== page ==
Last year I studied 163 architecture websites (crazy, I know!). I studied them because I was tired of hearing architects say: “My website doesn’t matter… I get all my projects from referrals or word-of-mouth”.
But in today’s Google-driven, economic-uncertain, pandemic-plagued world, nothing could be further from the truth.
Architecture practice websites do matter.
Your practice website is your key to getting more (and better*) clients through the door.
(*And by better clients I mean clients who actually value design and are willing to pay premium fees for it.)
Even if you do get all your projects from referrals, the first thing they do is Google you. And if they don’t like what they see… they’ll close the tab (quicker than you can say “Gehry”) and check out your competitors’ website.
Your website needs to be more than a project portfolio. Instead, it needs to set you apart from the sea of architecture sameness. It needs to connect with your ideal clients. And it needs to position you as a knowledgeable, expert advisor (rather than an order-taker).
Your website is your first impression and may be your only impression. You need to make it count.
Here are three simple things you can do to improve your website:
Thing 1: Write the way your ideal clients speak.
Your ideal clients most likely did not attend design school. Ditch the archibabble and use words they understand. Architectural terms such as “tectonic materiality” or “genius loci” don’t make you sound clever, they leave your ideal clients bored, confused, or frustrated.
It doesn’t mean you have to sacrifice being intelligent or professional. But if your ideal clients don’t understand you, then you risk losing them. When in doubt, leave the jargon out… or explain it! Some of the most successful architecture practices explain their work in a very simple way. Don’t believe me? Take a look at the websites of Bjarke Ingels and David Chipperfield.
Pro tip: Read your About page to someone who is NOT an architect. If a phrase confuses them—revise and simplify until they understand what you are trying to say.
*Note: I’m not saying architectural jargon has no place, but it’s best used when you’re in the company of people who know exactly what it means.
Thing 2: Connect with your ideal clients.
Websites allow you to connect with your ideal clients before meeting them. Creating a meaningful connection leads to a sense of trust. And such trust is crucial when clients are deciding which architect they want to work with.
One way to connect with your ideal clients is to develop a distinct tone of voice. A tone of voice refers to how your practice expresses itself through the written word. It covers the actual words, the order they are presented in, the rhythm, and pace. Put simply, it’s what you say and how you say it.
With such fierce competition, your tone of voice is your secret weapon. Used well, it can transform your practice’s image from an impersonal “copy-paste” practice to a vibrant, relatable business that clients trust. It will also help you attract and connect to like-minded clients who align with your values, so you can win projects you really want to work on.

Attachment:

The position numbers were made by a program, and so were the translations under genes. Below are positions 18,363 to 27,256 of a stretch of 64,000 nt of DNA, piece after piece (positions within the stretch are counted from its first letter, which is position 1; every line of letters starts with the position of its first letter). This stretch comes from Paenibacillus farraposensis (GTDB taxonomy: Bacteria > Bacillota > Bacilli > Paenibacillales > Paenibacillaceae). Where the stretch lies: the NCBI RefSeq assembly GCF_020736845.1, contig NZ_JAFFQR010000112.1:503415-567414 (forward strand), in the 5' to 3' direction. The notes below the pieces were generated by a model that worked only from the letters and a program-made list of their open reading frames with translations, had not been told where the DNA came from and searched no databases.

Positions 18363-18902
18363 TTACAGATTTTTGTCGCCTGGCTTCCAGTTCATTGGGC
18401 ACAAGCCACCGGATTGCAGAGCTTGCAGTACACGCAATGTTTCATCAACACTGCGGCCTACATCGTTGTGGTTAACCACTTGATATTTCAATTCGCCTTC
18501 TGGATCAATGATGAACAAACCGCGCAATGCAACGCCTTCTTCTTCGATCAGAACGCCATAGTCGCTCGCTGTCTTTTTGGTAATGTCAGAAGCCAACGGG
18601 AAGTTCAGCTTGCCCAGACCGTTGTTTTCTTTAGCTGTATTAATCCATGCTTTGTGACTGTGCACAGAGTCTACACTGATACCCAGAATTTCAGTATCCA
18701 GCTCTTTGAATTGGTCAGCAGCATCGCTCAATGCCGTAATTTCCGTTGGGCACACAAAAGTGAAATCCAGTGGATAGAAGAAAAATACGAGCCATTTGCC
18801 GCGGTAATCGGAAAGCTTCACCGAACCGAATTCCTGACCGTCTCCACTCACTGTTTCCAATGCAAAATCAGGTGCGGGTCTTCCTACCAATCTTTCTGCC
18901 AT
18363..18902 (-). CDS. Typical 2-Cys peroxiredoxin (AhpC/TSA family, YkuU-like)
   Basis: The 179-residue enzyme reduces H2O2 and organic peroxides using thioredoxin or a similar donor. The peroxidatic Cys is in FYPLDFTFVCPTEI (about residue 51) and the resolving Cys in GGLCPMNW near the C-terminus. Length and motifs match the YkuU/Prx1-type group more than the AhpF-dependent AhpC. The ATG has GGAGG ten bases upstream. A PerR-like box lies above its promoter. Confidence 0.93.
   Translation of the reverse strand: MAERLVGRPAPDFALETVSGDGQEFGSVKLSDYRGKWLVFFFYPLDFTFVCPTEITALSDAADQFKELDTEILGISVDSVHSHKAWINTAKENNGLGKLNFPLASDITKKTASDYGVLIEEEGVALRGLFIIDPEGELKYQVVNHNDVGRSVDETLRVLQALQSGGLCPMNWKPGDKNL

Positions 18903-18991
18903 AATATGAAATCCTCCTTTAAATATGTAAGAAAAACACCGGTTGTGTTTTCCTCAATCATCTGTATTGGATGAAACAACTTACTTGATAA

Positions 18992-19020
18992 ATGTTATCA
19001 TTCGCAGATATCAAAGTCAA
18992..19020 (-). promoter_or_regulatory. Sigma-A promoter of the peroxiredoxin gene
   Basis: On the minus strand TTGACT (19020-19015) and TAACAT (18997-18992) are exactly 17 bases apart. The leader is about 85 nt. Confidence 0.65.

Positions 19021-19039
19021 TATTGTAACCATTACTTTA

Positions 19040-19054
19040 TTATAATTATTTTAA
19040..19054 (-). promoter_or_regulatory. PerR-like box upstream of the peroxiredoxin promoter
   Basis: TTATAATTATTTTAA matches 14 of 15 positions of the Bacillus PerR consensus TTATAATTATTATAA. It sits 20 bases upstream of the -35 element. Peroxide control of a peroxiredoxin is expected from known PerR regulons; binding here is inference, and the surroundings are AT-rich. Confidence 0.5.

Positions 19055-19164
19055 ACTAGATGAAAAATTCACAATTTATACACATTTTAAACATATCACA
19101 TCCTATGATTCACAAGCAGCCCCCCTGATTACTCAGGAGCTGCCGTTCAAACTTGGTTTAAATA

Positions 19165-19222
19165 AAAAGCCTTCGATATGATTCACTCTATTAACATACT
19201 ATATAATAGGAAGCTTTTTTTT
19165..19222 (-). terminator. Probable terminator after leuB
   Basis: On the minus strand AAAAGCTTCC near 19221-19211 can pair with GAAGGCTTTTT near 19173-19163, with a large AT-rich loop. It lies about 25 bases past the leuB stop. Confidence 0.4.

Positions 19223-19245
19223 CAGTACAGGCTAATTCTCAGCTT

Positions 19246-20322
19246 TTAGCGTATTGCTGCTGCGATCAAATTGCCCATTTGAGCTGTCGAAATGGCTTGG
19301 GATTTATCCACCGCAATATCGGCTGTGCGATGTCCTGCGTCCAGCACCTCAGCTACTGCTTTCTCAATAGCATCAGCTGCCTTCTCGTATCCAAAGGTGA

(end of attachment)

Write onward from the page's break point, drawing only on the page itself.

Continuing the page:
If your ideal client thinks you look the same, sound the same, and act the same as your competitors, then chances are you will be left competing on fees.
Thing 3: Make sure your website biography is more than a glorified CV.
Writing about yourself is difficult. But don’t be tempted to make your bio a carbon copy of someone else’s.
Nobody hires your practice—they hire you. Even before they meet you, ideal clients not only want to know you’re an expert, but they also want to feel like they know you. Use the right words in your bio to create a genuine connection and don’t be afraid to inject some personality (you are human after all!).
Scary but true: there’s no way of knowing who is reading the bio on your website—so you always want it to be ready when the right people come across it.
Your website bio should give a sense of who you are. Don’t talk about your academic achievements. Talk about your ideas. Write about your design philosophies, your beliefs and ideologies. Share a story or a favourite quote. This will make you stand out from the sea of sameness. It will position you as an expert and attract your ideal clients (ie. they will hold the same values as you do). And it will make you memorable (so when a project does come to the table, YOU are first to mind).
There are a lot more things you can do to improve your website, but the above points are a start.
The reality for many architects at the moment is: projects are being paused, postponed or cancelled altogether because of economic uncertainty.
If you’re “lucky” enough to have a little extra time between projects and are currently stuck in “wait and see” mode, why not use the time to reset, refresh or build your website. This means that rather than floating along, you’ll move your practice forward and hopefully come out the other side stronger.
Side note: If you’re interested, you can see the results of my architecture website study at nikitamorell.com/architecture-website-challenge/
Nikita is a copywriter and marketing strategist for architects. She is on a mission to help architects get more of the projects they really, really want.
For step-by-step, affordable toolkits to help you write your website About page, Biography, Project Descriptions, and more — visit Architects WordShop